Gov. Otter proposes crisis center in southern Idaho

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TWIN FALLS, Idaho (AP) — Gov. C.L. "Butch" Otter is proposing $1.72 million in funding for a crisis center to be built in southern Idaho.

Eastern Idaho got a state-funded center in 2014 in Idaho Falls and Coeur d'Alene opened a crisis center for northern Idaho in December, The Times-News reports (

Department of Health and Welfare spokesman Tom Shanahan said if lawmakers leave the third center in the budget, it will likely go in southwestern or south-central Idaho.

The centers are open 24 hours a day and provide temporary services to people having mental health or substance abuse crises. The longest a patient can stay during one visit is 23 hours and 59 minutes. The centers provide somewhere to go other than jail or a hospital.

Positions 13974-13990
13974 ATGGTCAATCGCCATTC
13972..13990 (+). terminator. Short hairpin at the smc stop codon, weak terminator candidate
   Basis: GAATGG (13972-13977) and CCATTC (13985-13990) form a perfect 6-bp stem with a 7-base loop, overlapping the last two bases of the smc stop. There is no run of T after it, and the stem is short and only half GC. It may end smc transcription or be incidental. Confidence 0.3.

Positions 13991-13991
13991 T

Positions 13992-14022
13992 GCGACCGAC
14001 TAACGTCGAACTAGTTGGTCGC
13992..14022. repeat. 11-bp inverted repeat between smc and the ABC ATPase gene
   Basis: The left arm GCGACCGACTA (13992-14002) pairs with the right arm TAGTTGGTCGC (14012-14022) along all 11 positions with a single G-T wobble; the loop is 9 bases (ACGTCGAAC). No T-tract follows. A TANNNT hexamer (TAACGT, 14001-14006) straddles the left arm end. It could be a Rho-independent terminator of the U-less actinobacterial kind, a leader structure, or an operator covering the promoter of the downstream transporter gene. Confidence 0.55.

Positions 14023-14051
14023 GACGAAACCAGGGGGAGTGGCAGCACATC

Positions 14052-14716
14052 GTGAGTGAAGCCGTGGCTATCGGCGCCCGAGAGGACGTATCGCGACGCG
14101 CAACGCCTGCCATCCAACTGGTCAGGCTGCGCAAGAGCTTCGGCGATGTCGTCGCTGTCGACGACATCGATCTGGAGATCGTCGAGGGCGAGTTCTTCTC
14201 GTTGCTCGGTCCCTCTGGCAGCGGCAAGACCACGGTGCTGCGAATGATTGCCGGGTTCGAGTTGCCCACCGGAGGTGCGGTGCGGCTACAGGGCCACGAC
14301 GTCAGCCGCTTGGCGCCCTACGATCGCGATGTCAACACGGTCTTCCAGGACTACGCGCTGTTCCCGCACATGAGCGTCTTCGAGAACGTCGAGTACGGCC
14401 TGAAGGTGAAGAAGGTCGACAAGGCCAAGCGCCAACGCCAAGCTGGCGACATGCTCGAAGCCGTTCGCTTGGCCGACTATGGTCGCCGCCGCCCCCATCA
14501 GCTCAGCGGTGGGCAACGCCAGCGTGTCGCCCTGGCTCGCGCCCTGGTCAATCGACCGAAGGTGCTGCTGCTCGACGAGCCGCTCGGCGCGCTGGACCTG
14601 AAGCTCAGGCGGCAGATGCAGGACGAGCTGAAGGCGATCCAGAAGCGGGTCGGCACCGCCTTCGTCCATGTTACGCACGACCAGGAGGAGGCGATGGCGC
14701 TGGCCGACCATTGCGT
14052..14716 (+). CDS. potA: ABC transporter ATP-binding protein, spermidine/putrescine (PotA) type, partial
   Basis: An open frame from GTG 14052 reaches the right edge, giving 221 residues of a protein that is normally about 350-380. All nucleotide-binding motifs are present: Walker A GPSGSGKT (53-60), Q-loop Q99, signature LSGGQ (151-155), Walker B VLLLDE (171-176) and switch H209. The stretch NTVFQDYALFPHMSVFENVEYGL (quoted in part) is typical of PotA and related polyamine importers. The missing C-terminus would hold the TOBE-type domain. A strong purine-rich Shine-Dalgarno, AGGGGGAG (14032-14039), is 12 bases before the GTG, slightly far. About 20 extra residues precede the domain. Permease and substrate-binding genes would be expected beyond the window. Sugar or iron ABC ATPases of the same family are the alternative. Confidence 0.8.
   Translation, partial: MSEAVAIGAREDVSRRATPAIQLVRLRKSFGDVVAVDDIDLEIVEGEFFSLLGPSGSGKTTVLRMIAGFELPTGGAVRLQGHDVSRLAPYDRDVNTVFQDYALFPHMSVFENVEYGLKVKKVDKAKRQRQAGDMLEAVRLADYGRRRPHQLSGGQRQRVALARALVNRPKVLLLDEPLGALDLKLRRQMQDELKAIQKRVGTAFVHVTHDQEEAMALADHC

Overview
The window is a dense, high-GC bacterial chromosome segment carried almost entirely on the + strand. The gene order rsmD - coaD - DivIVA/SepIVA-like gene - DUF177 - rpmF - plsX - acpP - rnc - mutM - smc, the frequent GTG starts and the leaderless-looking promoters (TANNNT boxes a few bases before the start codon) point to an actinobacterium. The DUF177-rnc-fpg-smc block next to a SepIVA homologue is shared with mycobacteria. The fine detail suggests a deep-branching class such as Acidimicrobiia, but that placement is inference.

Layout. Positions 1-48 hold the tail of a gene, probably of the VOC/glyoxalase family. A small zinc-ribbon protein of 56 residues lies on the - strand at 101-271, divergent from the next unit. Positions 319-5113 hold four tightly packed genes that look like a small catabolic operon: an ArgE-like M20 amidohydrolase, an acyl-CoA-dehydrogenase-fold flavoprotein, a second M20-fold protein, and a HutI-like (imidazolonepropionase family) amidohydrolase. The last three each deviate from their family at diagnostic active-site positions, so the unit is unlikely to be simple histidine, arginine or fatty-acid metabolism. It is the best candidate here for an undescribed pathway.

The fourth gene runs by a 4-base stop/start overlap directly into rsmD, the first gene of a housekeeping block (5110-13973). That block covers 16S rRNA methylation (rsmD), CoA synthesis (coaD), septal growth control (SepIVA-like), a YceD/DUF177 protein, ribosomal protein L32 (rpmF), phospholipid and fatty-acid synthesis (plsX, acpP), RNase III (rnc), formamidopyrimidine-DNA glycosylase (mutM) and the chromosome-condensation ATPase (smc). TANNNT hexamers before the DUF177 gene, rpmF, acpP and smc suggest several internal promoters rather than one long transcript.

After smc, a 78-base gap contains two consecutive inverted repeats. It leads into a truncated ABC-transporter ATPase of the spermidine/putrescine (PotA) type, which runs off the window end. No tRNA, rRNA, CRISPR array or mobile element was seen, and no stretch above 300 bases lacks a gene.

"It's just much more of an effective and humane way," Shanahan said.

For cities interested in hosting the proposed center, they will need to provide some of the money to support it after state funds run out, which takes strong local buy-in and commitment. For southern Idaho, cities like Twin Falls would have to compete with the Boise area for the center.

In the Magic Valley, law enforcement agencies are in favor of getting a crisis center.

"We toured the Eastern Idaho facility, and I think it's a great benefit to the community," said Lori Stewart, spokeswoman for the Twin Falls County Sheriff's Office. "It offers help and resources to people who might otherwise fall between the cracks. It gives them a place to go where there are immediate resources. We would love to have it here."

Rep. Maxine Bell, R-Jerome, said she would like to see a crisis center in the Magic Valley but that law enforcement, health care providers and law enforcement would have to cooperate to make the system work.


Information from: The Times-News,

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